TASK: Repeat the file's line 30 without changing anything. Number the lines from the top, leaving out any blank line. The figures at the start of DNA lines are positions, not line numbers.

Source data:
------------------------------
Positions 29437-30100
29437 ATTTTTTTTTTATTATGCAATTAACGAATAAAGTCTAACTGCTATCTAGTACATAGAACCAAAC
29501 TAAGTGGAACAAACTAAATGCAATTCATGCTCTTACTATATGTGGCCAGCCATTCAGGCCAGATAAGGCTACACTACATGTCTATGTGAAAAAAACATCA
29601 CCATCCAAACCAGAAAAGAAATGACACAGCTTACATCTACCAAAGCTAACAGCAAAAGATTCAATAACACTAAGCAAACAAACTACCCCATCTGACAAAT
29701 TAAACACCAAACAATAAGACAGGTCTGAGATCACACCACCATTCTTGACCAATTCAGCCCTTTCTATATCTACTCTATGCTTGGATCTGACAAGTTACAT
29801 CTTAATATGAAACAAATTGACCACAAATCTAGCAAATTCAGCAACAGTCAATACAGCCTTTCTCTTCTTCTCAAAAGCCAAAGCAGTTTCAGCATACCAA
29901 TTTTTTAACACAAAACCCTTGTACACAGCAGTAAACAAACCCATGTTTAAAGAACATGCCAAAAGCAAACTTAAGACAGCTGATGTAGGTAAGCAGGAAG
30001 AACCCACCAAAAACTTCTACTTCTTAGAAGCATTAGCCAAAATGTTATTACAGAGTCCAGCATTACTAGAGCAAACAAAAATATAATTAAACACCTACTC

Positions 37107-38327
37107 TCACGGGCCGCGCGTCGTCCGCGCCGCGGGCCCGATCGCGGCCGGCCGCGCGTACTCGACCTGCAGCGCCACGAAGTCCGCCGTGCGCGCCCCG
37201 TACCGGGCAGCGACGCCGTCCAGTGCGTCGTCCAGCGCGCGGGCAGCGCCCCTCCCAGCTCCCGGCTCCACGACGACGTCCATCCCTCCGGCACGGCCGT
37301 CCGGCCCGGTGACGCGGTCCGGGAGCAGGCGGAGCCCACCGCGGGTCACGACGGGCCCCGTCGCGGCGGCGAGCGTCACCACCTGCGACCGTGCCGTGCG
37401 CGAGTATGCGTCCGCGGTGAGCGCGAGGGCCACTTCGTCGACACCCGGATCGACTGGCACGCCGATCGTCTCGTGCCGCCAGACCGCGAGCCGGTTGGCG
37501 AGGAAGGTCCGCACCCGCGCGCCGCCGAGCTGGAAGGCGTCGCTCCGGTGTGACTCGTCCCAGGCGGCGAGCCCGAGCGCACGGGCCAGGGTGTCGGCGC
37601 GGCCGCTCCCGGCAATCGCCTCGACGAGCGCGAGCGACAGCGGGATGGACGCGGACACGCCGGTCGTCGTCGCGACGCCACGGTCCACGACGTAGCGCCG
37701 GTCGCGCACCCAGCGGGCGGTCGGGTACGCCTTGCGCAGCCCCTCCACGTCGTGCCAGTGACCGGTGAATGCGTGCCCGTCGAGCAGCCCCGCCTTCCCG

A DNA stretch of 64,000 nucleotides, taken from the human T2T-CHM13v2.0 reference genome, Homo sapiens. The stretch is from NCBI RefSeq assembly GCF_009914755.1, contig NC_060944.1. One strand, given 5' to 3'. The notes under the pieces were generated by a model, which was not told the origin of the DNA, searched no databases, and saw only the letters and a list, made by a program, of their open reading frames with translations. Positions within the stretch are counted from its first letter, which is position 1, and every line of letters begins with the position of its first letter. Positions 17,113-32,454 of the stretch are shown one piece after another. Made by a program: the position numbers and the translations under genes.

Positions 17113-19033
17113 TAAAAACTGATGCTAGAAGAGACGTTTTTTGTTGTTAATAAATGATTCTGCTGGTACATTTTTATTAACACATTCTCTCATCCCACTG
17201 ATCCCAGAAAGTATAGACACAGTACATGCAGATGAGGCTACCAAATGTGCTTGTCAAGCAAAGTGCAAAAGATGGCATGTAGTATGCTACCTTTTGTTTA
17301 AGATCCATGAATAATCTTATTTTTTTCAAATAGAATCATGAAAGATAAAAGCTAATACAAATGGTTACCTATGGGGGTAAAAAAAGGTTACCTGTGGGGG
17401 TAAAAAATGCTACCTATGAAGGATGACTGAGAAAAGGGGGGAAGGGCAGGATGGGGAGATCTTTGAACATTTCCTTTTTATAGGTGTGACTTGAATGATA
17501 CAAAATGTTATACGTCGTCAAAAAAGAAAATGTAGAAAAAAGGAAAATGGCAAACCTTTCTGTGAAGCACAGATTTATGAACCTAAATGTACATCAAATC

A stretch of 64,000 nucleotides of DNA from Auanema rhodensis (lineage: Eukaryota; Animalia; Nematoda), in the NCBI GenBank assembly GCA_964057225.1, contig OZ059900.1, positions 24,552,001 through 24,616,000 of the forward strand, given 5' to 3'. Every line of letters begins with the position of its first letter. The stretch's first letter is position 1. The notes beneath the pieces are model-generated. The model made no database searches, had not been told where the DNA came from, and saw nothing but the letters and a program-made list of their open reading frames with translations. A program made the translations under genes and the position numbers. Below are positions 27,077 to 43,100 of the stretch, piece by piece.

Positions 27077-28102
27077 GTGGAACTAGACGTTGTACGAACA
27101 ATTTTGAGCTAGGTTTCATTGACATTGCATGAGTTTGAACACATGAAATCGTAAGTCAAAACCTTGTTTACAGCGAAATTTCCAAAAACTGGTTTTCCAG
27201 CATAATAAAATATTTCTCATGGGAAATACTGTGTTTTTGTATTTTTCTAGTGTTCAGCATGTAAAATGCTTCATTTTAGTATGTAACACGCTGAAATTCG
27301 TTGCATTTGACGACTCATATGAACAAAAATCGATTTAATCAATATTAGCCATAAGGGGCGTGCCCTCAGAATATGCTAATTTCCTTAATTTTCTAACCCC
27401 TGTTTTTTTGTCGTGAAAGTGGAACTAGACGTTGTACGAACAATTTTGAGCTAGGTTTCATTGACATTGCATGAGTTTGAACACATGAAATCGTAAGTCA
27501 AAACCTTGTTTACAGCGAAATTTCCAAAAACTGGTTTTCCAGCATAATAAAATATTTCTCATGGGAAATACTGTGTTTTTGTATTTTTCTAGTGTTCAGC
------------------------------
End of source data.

27401 TGTTTTTTTGTCGTGAAAGTGGAACTAGACGTTGTACGAACAATTTTGAGCTAGGTTTCATTGACATTGCATGAGTTTGAACACATGAAATCGTAAGTCA